Review by Felix on November 4, 2019.
Roughly 2000 years ago, I got in touch with the debut of Ragnarok and I remember that “The Norse Winter Demon” was its atmospheric yet straight highlight, at least from my point of view. Then I lost the trace of the band and when I have a look at the artworks of their full-lengths, it seems as if they followed a rather ill-defined way. All covers display a different style and maybe this erratic approach is one of the reasons why the Norwegians never reached the business class of the global black metal airline.
Now I am confronted with their ninth studio work and honestly speaking, the material does not really draw me into the album. “Sanctimoneous” (typo alarm?!) marks a good example to demonstrate the strengths and weaknesses of the output. A slightly melancholic riff at the beginning is beaten to death like a dog by blast beats and double bass. I don’t have any problem with hyper-fast drums per se, but here they sound mechanized and without any lively component. Atmosphere? Completely missing! A great break after the first two minutes brings an interesting riff to light, but it is immediately blown away again by the next full speed ahead attack. The chorus takes a bath in mediocrity, even though it grows at the end of the song. Finally, an old, wise man speaks some meaningless words and so this stereotype feature has also been integrated. I have some question marks in my head after listening to such a track, but one thing is for sure: that’s not the kind of stuff which makes my pulse run faster.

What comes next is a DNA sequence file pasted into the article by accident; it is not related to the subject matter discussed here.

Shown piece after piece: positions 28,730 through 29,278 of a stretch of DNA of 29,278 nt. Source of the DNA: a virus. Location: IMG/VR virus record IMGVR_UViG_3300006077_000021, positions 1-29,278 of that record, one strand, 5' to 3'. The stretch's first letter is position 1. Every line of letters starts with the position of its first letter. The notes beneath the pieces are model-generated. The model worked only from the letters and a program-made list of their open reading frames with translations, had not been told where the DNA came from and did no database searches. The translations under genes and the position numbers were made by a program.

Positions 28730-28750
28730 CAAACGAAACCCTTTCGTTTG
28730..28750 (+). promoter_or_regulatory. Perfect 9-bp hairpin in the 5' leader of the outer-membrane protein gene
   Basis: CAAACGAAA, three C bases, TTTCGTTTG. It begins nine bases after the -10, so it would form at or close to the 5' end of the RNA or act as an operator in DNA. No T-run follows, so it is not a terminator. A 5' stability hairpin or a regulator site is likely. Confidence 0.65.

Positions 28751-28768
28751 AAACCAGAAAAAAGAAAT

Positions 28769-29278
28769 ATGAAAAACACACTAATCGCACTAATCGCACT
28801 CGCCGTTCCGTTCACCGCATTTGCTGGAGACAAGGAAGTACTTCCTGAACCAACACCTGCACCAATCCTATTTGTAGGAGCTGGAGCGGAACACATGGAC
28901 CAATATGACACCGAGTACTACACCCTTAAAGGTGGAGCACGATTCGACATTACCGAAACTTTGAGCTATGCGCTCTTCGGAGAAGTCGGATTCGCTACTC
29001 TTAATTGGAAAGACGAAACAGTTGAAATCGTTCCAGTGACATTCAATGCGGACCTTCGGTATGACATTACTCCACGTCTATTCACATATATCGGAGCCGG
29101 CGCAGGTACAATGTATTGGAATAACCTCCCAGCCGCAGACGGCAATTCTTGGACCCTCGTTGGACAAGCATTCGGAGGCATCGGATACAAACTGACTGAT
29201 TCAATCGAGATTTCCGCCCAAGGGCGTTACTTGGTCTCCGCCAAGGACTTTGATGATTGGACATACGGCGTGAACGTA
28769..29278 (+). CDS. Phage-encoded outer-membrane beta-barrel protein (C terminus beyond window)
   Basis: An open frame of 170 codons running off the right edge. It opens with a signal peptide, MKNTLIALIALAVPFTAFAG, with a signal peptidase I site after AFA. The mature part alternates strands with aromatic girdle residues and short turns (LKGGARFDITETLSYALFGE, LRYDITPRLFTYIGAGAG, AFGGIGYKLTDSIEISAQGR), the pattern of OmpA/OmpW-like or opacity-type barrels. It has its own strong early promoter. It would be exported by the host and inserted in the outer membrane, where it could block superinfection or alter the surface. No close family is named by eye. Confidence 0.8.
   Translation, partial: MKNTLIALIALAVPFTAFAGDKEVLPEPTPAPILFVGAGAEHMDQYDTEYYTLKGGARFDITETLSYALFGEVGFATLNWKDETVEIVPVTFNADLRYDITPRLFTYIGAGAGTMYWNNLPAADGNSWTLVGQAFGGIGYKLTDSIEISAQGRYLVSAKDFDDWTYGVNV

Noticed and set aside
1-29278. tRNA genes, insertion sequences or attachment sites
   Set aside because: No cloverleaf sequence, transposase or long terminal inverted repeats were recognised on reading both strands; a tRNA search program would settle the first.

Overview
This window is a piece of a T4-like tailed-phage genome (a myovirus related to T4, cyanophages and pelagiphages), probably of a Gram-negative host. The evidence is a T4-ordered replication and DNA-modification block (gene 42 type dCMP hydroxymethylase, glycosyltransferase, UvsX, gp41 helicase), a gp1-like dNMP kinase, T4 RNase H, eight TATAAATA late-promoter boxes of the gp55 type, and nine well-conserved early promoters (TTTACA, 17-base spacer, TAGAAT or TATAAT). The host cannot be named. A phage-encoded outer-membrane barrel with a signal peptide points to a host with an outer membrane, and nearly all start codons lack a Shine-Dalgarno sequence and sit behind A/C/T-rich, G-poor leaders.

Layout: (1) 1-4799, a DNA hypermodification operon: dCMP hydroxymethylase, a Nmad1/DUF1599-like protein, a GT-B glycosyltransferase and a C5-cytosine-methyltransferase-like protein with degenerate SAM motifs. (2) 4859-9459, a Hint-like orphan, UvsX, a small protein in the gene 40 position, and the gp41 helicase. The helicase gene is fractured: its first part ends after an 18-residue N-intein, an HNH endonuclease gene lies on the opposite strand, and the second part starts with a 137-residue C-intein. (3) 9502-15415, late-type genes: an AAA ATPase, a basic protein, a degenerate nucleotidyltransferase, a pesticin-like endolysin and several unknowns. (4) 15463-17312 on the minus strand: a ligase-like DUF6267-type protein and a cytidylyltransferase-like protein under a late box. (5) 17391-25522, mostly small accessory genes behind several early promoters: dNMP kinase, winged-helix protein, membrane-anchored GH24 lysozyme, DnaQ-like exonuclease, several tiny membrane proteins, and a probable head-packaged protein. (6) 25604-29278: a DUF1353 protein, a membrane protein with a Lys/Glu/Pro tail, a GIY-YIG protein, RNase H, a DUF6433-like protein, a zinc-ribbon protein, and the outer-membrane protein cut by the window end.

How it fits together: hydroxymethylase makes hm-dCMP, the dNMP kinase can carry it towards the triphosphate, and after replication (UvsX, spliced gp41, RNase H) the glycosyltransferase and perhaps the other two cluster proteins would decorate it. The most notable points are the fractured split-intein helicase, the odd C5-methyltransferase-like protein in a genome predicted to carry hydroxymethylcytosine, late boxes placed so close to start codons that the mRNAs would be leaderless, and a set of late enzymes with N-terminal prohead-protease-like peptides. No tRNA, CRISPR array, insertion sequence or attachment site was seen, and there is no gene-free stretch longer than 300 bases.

Ragnarok have no time to lose, they rush through their compositions as if there is no tomorrow. That’s the main mistake they do: they asphyxiate their good riffs in a matter of seconds. “Nemesis”, for example, starts promising and ends in a soulless high-speed orgy. Whenever the riff shimmers through the uncompromising hammering, one gets the indication that Ragnarok are actually able to write great tunes. Too bad that they don’t do it. Given this situation, the uniformity of the material makes it stressful to listen to the entire album continually. I just move hand over hand from one break to the next in order to enjoy the short moment where the guitars deliver not just pure noise. But Ragnarok don’t play progressive math core and so the number of breaks remains on a rather low level with the effect that the album cannot convince.
Everything else, the hateful voice, the icy leads and the thundering production, is no crucial factor for the evaluation of the album. Ragnarok’s work lacks emotions and character, as much as I regret it. Of course, black metal should be relentless and violent, but this form of one-dimensional execution just fails. Maybe the band has lost its compass – the fact that they will be on tour with a death metal combo supports this proposal. And now I go back to “The Norse Winter Demon”.
Rating: 5.5 out of 10